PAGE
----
Toastmasters Organization and Structure

Toastmasters has in excess of 200,000 members scattered across 10,000+ chapters in quite a few countries in the world. Large companies of comparable scale require solid structure to work effectively. While not a commercial organization, Toastmasters is no different in the need for structure to make it’s formula work. Toastmasters has an International World headquarters based in southern California with a paid staff to help coordinate logistics (i.e. providing educational supplies, tracking members, etc.) across the world-wide organization. All other organizational efforts are done by non-paid volunteer members.

The organization most members are intimately familiar with is the local club or chapter. These operate fairly independently as most community-based organizations do. Beyond the club the Toastmasters organization is sub-divided geographically with each successively higher level encompassing broader geography. The next higher level beyond a local chapter / club is an “Area”, the next higher a “Division” and the next higher a “District”.

What is an Area?

Clubs are grouped into Areas of three to eight Clubs. Each Area has its own Area Governor, a member of one of the clubs appointed by the District Governor to serve the Area. Area Governors are usually, but not always, members of a club in the Area they are responsible for.

Areas have Area Speech Contests several times a year, with winners from the Club levels going on to the Area Contest. The winner of the Area Contest goes on to the Division contest.

Areas also share Area goals, determined by formulas set at World Headquarters, such as “x number of clubs at 20 members in strength” and “x number of Competent Communicators (CC’s) in the various clubs.” If an Area meets or exceeds all its goals, its Area Governor is recognized for hard work in motivating the clubs.

What is a Division?

Areas are grouped into Divisions. Divisions may be as small as one Area in size (rarely) or as have five, six, or more Areas. Each Division has its own Division Governor. Division Governors are usually members of clubs within their Division and are elected once a year at the Annual District Business Meeting. The Division Governor works with his Area Governors to motivate the clubs to high membership and to have good, effective educational programs.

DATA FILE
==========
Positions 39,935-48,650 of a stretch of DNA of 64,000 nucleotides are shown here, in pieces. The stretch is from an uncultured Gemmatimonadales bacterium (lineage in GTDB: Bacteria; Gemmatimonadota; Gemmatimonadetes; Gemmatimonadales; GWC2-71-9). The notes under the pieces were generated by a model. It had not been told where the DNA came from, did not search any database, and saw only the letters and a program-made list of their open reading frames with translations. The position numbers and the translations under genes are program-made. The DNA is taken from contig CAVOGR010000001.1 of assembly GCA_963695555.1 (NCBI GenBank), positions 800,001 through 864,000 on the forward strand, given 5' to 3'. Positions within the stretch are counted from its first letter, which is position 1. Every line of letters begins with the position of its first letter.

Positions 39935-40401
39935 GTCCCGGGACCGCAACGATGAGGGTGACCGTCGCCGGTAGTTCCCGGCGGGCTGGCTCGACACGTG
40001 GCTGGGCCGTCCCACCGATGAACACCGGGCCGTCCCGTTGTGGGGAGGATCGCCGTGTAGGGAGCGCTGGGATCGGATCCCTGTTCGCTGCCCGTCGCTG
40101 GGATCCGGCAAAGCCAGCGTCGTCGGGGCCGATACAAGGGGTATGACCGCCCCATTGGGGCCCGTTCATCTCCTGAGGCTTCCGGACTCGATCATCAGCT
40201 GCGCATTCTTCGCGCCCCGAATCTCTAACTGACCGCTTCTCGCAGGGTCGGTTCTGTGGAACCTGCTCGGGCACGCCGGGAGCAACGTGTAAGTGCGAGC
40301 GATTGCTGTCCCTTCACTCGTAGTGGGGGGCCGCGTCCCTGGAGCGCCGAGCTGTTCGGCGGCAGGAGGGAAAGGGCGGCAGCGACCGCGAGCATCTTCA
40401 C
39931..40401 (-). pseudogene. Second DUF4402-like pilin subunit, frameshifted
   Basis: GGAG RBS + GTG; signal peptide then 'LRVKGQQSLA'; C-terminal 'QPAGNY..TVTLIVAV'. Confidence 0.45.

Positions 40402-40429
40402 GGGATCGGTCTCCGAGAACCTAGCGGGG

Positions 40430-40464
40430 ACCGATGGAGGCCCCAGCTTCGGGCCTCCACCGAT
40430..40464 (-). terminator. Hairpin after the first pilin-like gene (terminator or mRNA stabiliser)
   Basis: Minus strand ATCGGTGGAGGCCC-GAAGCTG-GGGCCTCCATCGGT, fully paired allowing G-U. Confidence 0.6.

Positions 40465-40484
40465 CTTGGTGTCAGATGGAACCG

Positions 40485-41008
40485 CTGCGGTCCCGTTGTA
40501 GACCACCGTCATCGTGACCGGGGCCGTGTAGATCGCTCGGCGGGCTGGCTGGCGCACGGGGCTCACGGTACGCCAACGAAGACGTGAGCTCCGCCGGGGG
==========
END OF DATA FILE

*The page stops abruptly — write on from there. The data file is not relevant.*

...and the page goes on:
Divisions have Division Speech Contests a couple times a year, with winners from the Areas coming together to compete. The Division winners go on to the District level.

Divisions have Division goals, just as Areas do. A good Division Governor will work with his clubs and Areas to increase membership and educational effort.

What is a District?

Districts in some cases are equivalent to “provinces” and in other cases are smaller or larger. If you think of a District as “the provincial organization” you won’t be too far off. Districts are comprised of several Divisions. Districts are the main level of organization outside the Club; Areas and Divisions are sub-units of the District.

Ontario has several Districts due to the large size of it’s population and number of local clubs. Prince Edward Island, on the other hand, is a single District. England and Scotland and Ireland are one District all together, and Australia and New Zealand comprise several Districts. Smaller countries with only a few clubs each are Unincorporated clubs which report directly to World Headquarters instead of to Districts.

Each District has its own set of officers, most of whom are elected at the District Spring Conference (or Fall Conference in the Southern Hemisphere). The officers include: District Secretary, District Treasurer, District Public Relations Officer, District Lieutenant Governor Marketing, District Lieutenant Governor Education and Training, and District Governor. The last three are always elected and the first three are elected or appointed depending on local preference. If they are appointed in your District, it’s the newly elected District Governor who does the appointing.

And yes, Districts have their own District-wide goals. The various District officers work with the clubs, Areas, and Divisions to build membership, start new clubs, and promote the earning of Competent Communicator awards (CC’s) and Advanced Communicator awards (AC’s) among key goals.

Districts have speech contests a couple times a year, as the Division winners come together at the District Conferences to compete for the District crowns.

Hmmm, this is beginning to sound complicated

Perhaps, though it ensures:

  • having enough offices to fill that provide members an opportunity to serve in a higher level leadership capacity (one of the Toastmaster educational tracks), and
  • having enough depth of officers to help local clubs facing various problems like low membership.

Let’s look at Mansion Toastmasters as an example to illustrate the organization:

Brenda as a typical member belongs to Mansion Toastmasters (Club #3322). Mansion Toastmasters belongs to Area 56, Division L, District 86. Area 56 is the City of Burlington, Ontario with five clubs. Division L, the next level up has Areas 51, 53, 54, 55, 56, and 57 within it, serving southern Ontario from Burlington to Brantford and Dundas to Welland. District 86 serves the heartland of Ontario from Sault Ste Marie in the north to Welland in the south, from Sarnia in the west to Markham in the east – and all communities in between – except Toronto. Visit the District 86 website for more information about the District.

Area 56 has an Area Director who works with Mansion Toastmasters and the other four clubs in the Area. Division L has a Division Director who works with all clubs in the Division and with the six Area Directors under him / her. District 86 has ten Divisions and its own full set of officers comparable in function to those found at an individual club but which serve all clubs (220+) within the District’s geographic zone.